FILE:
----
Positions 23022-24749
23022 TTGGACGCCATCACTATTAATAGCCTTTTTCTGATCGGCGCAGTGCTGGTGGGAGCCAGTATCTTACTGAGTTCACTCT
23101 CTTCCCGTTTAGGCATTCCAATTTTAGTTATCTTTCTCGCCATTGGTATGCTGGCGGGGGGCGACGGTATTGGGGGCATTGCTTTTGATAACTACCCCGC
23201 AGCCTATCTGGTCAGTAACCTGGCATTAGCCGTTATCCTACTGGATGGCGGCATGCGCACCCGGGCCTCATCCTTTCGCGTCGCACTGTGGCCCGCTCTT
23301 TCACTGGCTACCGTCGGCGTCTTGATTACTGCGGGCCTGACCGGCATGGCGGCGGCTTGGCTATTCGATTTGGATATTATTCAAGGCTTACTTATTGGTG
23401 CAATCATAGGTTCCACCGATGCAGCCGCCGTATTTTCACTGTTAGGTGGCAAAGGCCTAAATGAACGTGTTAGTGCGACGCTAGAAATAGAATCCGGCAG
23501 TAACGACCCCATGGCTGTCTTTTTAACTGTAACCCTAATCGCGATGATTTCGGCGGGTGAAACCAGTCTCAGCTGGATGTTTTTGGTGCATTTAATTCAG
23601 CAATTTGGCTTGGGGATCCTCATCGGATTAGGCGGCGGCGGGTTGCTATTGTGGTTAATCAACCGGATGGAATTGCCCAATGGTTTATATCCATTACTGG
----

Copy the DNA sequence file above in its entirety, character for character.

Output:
Positions 23022-24749
23022 TTGGACGCCATCACTATTAATAGCCTTTTTCTGATCGGCGCAGTGCTGGTGGGAGCCAGTATCTTACTGAGTTCACTCT
23101 CTTCCCGTTTAGGCATTCCAATTTTAGTTATCTTTCTCGCCATTGGTATGCTGGCGGGGGGCGACGGTATTGGGGGCATTGCTTTTGATAACTACCCCGC
23201 AGCCTATCTGGTCAGTAACCTGGCATTAGCCGTTATCCTACTGGATGGCGGCATGCGCACCCGGGCCTCATCCTTTCGCGTCGCACTGTGGCCCGCTCTT
23301 TCACTGGCTACCGTCGGCGTCTTGATTACTGCGGGCCTGACCGGCATGGCGGCGGCTTGGCTATTCGATTTGGATATTATTCAAGGCTTACTTATTGGTG
23401 CAATCATAGGTTCCACCGATGCAGCCGCCGTATTTTCACTGTTAGGTGGCAAAGGCCTAAATGAACGTGTTAGTGCGACGCTAGAAATAGAATCCGGCAG
23501 TAACGACCCCATGGCTGTCTTTTTAACTGTAACCCTAATCGCGATGATTTCGGCGGGTGAAACCAGTCTCAGCTGGATGTTTTTGGTGCATTTAATTCAG
23601 CAATTTGGCTTGGGGATCCTCATCGGATTAGGCGGCGGCGGGTTGCTATTGTGGTTAATCAACCGGATGGAATTGCCCAATGGTTTATATCCATTACTGG